Semiconductors give self-driving vehicles their brains, help servers crunch data and dictate how fast a smartphone can juggle texting and streaming videos. Now, they are also at the front line of Silicon Valley’s biggest battles.
The proliferation of connected devices and big data is handing new clout to chip makers such as Samsung Electronics Co., Intel Corp., Qualcomm Inc. and Toshiba Corp. The result is an unprecedented semiconductor boom, as a flood of demand pushes up prices and gives an advantage to firms that can secure huge quantities of the must-have components.
Prices of two main types of memory chips — one for content storage, known as NAND, and another giving devices their multitasking speed, known as DRAM — have risen 27% and 80%, respectively, from July through March, according to DRAMeXchange, which tracks sales and prices.
Samsung, which has a dominant place in both markets, has benefited: chips represented almost 54% of its overall operating profit in the fourth quarter of 2016, up from 24% in the same period three years earlier. Samsung’s shares have gained about 30% over the last six months, and in recent weeks have set records. Other memory-chip rivals, such as SK Hynix Inc., have recently reported earnings surges, while firms making semiconductor-manufacturing gear, such as Applied Materials Inc. and Lam Research Corp., have seen their shares skyrocket.
Semiconductors are in nearly every gadget and home appliance. There were 3.8 billion connected “things” world-wide in 2014, from televisions to baby monitors to thermostats, according to Gartner Inc., which projects that number will rise to 8.4 billion this year and 20.4 billion by 2020. Analysts estimate revenues from chips will double, if not triple, in the next decade.
“This is just the start,” said Avril Wu, research director at DRAMeXchange.
The annual revenue of the chip business has almost doubled to $352 billion a year since 2003, according to IHS Markit — more than twice the output of the U.S. auto-manufacturing industry and more than what Americans spend at fast-food restaurants. A decade of consolidation, plus the steep price tag to design or make new chips, has tamped down new entrants and allowed a handful of established companies to vacuum up profits.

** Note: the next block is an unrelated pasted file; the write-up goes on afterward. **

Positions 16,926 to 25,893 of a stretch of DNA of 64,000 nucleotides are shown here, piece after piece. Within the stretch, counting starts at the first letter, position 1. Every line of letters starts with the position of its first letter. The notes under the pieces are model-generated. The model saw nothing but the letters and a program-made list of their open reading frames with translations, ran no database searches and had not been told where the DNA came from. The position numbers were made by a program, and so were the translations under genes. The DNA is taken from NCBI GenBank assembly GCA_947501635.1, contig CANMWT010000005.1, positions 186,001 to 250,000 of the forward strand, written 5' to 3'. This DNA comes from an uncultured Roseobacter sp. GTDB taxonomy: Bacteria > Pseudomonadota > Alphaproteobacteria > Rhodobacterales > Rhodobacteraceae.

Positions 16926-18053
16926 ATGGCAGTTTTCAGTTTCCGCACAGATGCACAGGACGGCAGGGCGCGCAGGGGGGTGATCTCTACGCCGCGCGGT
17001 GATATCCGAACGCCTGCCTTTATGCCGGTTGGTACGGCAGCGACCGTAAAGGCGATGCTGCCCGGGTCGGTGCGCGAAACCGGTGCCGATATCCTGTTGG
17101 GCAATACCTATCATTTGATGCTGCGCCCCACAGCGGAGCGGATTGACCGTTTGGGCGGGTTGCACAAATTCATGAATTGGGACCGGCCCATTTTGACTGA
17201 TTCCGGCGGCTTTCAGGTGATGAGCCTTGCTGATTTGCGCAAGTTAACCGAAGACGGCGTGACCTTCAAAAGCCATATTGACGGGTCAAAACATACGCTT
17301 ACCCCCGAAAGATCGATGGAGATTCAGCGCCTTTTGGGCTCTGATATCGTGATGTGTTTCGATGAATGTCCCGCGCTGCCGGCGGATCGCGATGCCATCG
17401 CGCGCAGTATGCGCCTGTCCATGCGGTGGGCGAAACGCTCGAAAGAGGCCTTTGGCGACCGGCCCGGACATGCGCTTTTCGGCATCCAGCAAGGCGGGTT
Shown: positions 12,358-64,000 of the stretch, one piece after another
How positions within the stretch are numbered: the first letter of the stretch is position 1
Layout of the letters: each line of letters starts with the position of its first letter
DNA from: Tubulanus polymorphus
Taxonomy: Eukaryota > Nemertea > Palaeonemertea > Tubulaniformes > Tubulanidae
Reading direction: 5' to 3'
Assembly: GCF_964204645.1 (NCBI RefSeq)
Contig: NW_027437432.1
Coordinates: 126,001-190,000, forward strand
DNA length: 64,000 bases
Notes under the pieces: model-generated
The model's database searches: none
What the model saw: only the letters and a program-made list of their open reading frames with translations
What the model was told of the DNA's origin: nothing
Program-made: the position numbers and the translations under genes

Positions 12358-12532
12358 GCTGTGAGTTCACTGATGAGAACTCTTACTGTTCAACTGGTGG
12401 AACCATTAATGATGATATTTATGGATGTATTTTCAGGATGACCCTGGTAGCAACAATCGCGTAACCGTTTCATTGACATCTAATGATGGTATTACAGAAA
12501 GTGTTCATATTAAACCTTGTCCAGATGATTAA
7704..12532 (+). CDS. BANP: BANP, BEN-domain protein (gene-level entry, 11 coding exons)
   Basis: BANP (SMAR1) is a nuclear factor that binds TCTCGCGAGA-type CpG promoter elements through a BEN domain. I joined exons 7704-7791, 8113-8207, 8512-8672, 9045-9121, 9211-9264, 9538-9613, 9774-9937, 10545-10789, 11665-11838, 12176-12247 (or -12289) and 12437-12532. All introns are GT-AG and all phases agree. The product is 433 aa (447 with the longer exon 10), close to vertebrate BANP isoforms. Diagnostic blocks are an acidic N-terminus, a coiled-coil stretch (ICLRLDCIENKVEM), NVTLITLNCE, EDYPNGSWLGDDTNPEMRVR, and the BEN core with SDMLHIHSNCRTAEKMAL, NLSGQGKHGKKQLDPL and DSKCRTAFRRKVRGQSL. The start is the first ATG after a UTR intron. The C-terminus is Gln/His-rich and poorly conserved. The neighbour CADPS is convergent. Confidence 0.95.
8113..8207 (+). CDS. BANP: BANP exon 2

Intel is the world’s largest chip maker with 2016 revenue of $55 billion, according to IHS Markit, even in a year when it exited the smartphone and tablet markets after betting on the wrong wireless technology and racking up losses. The next largest players in chips are Samsung, with $40.3 billion in revenue last year, and Qualcomm at $15.4 billion. Outsourced manufacturing firms, such as Taiwan Semiconductor Manufacturing Co., aren’t included in IHS’s overall semiconductor data.
The industry is dominated by three major chip markets that represent more than half its revenue.
Logic chips give devices their brains and computing power, retailing at roughly $75 in a computer or $4,000 or more for a data-server component used by Amazon.com Inc. or Facebook Inc. The other two are types of memory chips: NAND semiconductors determine how much data or content — music or photos, for instance — can be stored on phones, laptops or tablets. They cost about $25 for 32 gigabytes of storage. And DRAM semiconductors determine devices’ multitasking speed; a standard chip costs about $24.
At the center of the battle for procuring these critical components stands Samsung, the world’s largest smartphone maker and the biggest player in memory chips with a growing presence in logic semiconductors. Despite losing some $5 billion in last year’s Galaxy Note 7 recall, Samsung expects to post a 48% increase in first-quarter operating profit from the same period a year earlier, driven by sales of memory chips, when it reports earnings Thursday morning in Asia.
E.S. Jung, a Samsung Electronics executive vice president, who oversees its semiconductor research and development center, pointed to a new storage chip that took 15 years to develop — and which has helped fatten the firm’s bottom line. “Most of the competitors gave up,” Mr. Jung said. “But we never stopped research.”
Analysts expect memory-chip price increases to ease later this year as more manufacturers can produce the newer, high-end semiconductors that gadget makers desire. Samsung profited because it could mass produce these newer chips, though as rivals catch up, the available supply will multiply. That will cause prices to level off.
It is rare for new products to be delayed due to a shortage of chips, as companies secure inventories about six months ahead. But companies may have to compromise by using chips that take up more space in a device or use more battery power. Device makers and tech firms sometimes aggressively buy chips to build inventory, to avoid paying higher prices when supply is low, said Mehdi Hosseini, senior analyst in technology hardware at investment firm Susquehanna Financial Group.
Consumers can end up paying more for some devices because of rising chip prices. Apple Inc.’s next iPhone is expected to cost $100 to $200 more per device to make than last year’s iPhone 7, with memory chips accounting for $50 to $60 of that increase, according to Mr. Hosseini.
Samsung’s memory-chip costs rose about $10 for its newest flagship device, the Galaxy S8, versus the prior-year model, according to IHS Markit. The increase in memory-chip costs are lower for Samsung, in part, because Apple is expected to use a faster multitasking chip for the iPhone 8 that is similar to what last year’s Galaxy S7 and this year’s S8 have featured.
The new iPhone will cost around $1,000, according to analysts, while the standard Galaxy S8 retails at around $750.
–Ted Greenwald contributed to this article.
Write to Timothy W. Martin at email@example.com and Eun-Young Jeong at Eun-Young.Jeong@wsj.com